It is a gargantuan, imperial city, and while there is always a walking path the point of walking is not always clear. “The Middle Kingdom does Dubai.” There is no need to tell me about all the parts of the city which do not look like Dubai, I have seen many of them, and furthermore Dubai has such parts as well.
An iPad, plus Baidu access to Chinese characters, makes it easy to ask questions of strangers. Hardly anyone speaks even minimal English. It is less harried than I had expected. The sky rarely appears, at least in late July. The contemporary art district, 798, is worth more than one visit. I am not interested in seeing the Great Wall. My hotel, rather than having a “Medical Devices” conference, has a meeting on “Australian Property Holdings.”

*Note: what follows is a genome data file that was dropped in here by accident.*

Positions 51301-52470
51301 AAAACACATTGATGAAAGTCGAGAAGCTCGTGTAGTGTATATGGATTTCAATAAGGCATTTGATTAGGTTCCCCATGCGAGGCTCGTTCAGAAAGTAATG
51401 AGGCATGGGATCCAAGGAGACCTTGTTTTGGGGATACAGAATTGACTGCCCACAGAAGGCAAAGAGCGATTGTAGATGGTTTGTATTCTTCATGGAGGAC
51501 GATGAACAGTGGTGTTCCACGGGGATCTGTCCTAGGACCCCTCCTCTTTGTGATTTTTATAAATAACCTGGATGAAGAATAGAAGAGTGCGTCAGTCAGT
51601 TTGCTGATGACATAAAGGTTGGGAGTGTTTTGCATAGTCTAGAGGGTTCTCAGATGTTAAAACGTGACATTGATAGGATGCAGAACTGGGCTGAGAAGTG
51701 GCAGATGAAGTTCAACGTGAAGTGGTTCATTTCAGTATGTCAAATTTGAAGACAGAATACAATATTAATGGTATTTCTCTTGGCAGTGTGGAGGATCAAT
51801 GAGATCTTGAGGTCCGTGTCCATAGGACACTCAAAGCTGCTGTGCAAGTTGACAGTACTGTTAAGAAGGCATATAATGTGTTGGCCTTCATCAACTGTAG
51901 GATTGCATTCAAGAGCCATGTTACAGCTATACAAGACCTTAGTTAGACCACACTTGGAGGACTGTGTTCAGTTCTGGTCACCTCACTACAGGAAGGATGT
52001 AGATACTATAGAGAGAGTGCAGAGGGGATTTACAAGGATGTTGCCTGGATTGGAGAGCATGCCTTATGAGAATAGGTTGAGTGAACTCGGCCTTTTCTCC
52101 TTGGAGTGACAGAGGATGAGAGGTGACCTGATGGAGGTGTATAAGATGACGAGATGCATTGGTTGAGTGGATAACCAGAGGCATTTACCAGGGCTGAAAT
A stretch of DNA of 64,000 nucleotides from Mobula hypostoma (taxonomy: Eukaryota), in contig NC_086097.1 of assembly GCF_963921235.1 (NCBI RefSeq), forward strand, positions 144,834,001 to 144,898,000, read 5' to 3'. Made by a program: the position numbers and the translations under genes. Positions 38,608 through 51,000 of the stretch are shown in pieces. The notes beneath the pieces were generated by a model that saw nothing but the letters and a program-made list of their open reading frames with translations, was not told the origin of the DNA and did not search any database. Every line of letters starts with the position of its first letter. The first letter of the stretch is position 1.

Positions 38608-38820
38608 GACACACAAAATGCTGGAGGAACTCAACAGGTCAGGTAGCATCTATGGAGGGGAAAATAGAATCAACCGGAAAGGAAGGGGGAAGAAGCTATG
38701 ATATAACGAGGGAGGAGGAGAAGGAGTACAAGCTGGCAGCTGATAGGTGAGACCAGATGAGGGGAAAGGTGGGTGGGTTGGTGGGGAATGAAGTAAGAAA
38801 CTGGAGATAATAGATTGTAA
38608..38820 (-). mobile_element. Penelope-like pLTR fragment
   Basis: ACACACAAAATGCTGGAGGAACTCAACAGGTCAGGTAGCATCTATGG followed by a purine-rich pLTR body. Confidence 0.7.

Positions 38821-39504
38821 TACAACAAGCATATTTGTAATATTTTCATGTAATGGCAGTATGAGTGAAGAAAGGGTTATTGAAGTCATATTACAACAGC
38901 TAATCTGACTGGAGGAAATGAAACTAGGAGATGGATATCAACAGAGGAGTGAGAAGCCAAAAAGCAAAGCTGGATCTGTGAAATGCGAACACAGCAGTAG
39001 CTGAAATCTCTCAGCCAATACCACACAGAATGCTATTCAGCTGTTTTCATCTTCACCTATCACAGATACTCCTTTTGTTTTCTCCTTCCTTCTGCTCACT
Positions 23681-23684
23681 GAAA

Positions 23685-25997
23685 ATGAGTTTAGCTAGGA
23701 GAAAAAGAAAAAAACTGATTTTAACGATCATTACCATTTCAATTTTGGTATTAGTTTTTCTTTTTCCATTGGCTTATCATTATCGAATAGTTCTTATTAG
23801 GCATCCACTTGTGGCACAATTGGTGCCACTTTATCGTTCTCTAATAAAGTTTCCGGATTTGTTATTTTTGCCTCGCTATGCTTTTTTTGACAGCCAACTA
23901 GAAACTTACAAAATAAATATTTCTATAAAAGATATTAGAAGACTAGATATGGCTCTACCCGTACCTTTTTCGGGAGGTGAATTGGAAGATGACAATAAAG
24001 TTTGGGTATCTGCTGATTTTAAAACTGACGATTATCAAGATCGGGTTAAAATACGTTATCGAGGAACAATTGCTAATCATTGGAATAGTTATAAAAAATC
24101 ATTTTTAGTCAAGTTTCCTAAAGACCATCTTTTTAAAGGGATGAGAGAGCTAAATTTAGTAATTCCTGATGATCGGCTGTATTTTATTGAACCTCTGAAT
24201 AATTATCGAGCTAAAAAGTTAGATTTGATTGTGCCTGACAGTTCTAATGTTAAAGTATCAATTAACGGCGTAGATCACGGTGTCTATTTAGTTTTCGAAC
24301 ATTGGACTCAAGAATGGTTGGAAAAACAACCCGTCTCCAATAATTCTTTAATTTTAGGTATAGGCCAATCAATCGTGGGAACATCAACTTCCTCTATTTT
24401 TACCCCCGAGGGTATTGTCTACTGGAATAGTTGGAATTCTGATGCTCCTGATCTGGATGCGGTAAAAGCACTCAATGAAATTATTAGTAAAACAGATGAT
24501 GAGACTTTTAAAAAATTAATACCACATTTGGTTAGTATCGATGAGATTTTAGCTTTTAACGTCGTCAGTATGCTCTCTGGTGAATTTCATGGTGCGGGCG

The main problems here are the air pollution, and that no one, including taxi drivers, seems to know how to get anywhere. The rate of change is high and many people are from the provinces, so there is a real information gap.
The main upsides stem from what scale enables. Even if you have been to many places, Beijing will manage to astonish you.
Most of all, I am struck by how Taiwan is more Chinese than is China.